ROQ Videos

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{TOC} RoQ is a video file format that originated in The 11th Hour game. After Graeme Devine, the creator of the format joined id Software, the RoQ file format has been in use in every game the company has released such as Quake III, Return to Castle Wolfenstein and DOOM 3. As it applies to id Tech 4 , these files are used for video sequences and animated materials and are stored in / base/video .

EDGE uses ROQ as the format of choice for cinematic playback.

Technical details

The format runs at a fixed 30 frames per second with an optional 22050 Hz mono or stereo sound track. Videos may technically be up to 65520 x 65520 pixels with both dimensions divisible by 16 and produce a valid RoQ file, but none of id Software’s games will play back a video with dimensions that aren’t a power of two, most likely because of OpenGL’s texture sizing restrictions.

NOTE : It’s been reported that movies with dimensions greater than 512 x 512 cause issues in various id Software games. Until this can be positively confirmed or denied it’s best to avoid higher resolutions.

RoQ is a motion compensating vector quanitizer format, similar to Cinepak, but higher quality due to the use of the ITU-R BT.601 colorspace (the same one used in component video, PAL televisions, JPEG and MPEG), whereas Cinepak uses a low-quality YUV-like colorspace designed for faster decoding that often results in gamut degradation before compression even begins.

Because it’s a vector quantizer, RoQ files are very fast to decode and very slow to encode. Decoding involves nothing more than converting the colorspace of the codebooks and then copying data, whereas encoding involves using several complicated schemes to produce a “palette” of image fragments that will result in the least degradation.

RoQ uses two codebooks per frame, with the second being constructed from pieces of the first, with up to 256 entries each. Due to this, only 1024 new colors can be introduced each frame, severely limiting the color gamut. This could arguably be improved by better predicting which sections will be motion compensated, but doing so is difficult, since codebook entries are generated from non-motion-compensated image sections, but whether or not they’ll be used depends on the quality of them compared to motion compensated sections, resulting in a chicken-and-egg problem. This is made worse by the fact that all three major RoQ codecs are single-pass.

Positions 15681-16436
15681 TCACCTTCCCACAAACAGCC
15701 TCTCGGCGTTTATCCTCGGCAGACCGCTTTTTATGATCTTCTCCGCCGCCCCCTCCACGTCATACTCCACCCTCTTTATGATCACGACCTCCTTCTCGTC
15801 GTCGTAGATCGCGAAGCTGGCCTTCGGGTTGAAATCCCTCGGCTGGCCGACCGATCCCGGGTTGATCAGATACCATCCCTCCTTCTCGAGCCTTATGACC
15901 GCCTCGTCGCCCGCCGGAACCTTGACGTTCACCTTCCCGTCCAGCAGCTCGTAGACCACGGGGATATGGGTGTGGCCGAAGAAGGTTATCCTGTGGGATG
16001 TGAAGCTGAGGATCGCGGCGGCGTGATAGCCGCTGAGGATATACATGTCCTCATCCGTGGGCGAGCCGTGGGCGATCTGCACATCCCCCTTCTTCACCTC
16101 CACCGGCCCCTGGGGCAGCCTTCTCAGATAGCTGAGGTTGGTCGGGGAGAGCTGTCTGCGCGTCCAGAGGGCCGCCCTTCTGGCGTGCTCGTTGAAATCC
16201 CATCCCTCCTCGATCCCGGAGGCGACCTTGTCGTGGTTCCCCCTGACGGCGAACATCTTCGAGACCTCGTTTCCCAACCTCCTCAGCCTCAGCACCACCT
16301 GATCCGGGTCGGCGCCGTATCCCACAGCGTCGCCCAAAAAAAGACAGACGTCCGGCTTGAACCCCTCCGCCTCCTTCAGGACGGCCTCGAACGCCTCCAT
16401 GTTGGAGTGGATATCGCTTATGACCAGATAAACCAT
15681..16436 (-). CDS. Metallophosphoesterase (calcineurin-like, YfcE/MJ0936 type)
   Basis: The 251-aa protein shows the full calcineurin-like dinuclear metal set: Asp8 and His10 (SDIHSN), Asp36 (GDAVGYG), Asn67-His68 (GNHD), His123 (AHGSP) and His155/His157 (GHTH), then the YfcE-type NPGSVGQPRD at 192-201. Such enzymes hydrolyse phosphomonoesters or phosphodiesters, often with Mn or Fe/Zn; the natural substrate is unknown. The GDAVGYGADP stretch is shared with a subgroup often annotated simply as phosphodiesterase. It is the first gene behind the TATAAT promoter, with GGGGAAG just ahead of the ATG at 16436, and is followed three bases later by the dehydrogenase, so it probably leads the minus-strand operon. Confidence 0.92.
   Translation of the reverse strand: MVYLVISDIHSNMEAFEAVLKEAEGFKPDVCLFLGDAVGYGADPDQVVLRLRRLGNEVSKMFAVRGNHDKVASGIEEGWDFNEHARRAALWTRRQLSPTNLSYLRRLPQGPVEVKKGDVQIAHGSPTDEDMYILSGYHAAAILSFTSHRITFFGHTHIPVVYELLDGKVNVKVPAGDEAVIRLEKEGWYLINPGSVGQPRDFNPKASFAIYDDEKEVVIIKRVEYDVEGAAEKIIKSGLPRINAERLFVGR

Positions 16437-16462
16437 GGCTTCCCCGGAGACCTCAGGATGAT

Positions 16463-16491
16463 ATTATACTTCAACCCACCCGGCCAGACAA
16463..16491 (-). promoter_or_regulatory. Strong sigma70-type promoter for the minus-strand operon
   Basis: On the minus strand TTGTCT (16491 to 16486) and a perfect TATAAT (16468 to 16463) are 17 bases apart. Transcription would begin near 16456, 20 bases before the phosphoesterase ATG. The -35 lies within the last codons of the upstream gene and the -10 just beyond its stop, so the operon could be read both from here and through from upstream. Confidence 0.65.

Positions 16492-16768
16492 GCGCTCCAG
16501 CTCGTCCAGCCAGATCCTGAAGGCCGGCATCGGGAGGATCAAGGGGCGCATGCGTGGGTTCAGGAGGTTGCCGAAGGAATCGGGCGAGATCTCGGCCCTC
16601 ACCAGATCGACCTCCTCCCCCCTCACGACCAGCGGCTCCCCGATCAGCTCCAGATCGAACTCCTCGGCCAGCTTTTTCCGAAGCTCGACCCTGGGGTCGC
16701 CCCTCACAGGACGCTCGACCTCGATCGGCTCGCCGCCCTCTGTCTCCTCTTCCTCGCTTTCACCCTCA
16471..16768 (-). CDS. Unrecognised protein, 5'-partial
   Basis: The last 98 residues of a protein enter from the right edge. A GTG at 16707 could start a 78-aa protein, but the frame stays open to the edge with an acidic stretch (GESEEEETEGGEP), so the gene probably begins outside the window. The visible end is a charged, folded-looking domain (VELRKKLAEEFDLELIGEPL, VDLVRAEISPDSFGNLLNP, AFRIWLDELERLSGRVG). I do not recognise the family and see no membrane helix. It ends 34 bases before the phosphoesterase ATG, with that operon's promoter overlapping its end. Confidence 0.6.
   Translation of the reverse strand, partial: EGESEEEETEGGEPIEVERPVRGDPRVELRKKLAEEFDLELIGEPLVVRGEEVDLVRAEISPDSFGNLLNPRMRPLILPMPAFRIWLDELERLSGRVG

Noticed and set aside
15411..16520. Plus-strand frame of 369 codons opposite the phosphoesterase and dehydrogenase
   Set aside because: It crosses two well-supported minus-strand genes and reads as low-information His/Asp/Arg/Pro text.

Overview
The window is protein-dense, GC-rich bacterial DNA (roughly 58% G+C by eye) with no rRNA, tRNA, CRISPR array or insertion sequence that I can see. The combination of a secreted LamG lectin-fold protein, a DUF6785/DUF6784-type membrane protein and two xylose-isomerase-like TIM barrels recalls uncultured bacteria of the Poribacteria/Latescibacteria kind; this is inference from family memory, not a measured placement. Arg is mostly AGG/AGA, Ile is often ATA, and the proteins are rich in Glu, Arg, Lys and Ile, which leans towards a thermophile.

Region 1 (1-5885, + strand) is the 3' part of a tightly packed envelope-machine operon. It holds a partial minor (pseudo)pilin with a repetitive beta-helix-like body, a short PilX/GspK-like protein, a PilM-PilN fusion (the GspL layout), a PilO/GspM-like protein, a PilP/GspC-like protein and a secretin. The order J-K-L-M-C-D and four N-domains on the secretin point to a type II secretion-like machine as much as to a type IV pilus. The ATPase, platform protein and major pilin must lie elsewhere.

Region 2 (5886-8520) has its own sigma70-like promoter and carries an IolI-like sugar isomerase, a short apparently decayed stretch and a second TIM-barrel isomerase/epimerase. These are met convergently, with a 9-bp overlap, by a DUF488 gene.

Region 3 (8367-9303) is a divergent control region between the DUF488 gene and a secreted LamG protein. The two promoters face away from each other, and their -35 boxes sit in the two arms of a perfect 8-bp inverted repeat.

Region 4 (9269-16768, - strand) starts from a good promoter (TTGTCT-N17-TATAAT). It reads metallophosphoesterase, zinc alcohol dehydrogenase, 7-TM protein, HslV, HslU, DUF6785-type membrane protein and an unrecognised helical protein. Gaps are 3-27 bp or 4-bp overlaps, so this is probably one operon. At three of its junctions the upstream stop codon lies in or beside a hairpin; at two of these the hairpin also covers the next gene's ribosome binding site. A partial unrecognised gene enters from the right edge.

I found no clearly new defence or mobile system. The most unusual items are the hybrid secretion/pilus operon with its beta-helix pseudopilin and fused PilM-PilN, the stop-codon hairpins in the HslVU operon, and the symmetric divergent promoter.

While the format is limited and much lower quality than MPEG and Indeo Video, it was presumedly preferred by id Software because of the lack of royalties, the lack of patent liability that presents a serious problem with most video formats, and the absence of complex platform-specific APIs.

Content creation

You can create your own RoQ files using one of the following:


  1. To create a movie from a source file (either MP4 or AVI, but AVI is preferred) - you must have FFMPEG downloaded first. You can download the version you need from the FFMPEG Website.
  2. Put your source movie into the same directory as you have the binary for FFMPEG.
  3. Next, open the command-prompt (or your CLR of choice), and type in the following switches:
ffmpeg -i {yourmovie.format} -r 30 -s 512x512 -ar 22050 {output}.Roq
Where {yourmovie} is the source title, format is either MP4/AVI, and output is the name of your ROQ. The technical gist is that it encodes the movie at 30FPS (which is hard-coded, so better to have your video at 30FPS before you encode it), with a fixed resolution of 512x512 (power-of-two will upscale it automatically), and 22050 is the sound frequency (MUST BE 22KHZ!).

It's a good idea to do some video checks first. ROQ is limited to 512x512, but EDGE has scaling routines that make it look pretty decent in higher resolutions. Make sure your video is POWER OF TWO, otherwise your ROQ will decode poorly.

  1. With your ROQ, name it {intro.roq} and put it in the /video namespace inside of your archive. Right now, EDGE is limited to playing ROQ animations on startup only.

TODO: EDGE over-all integration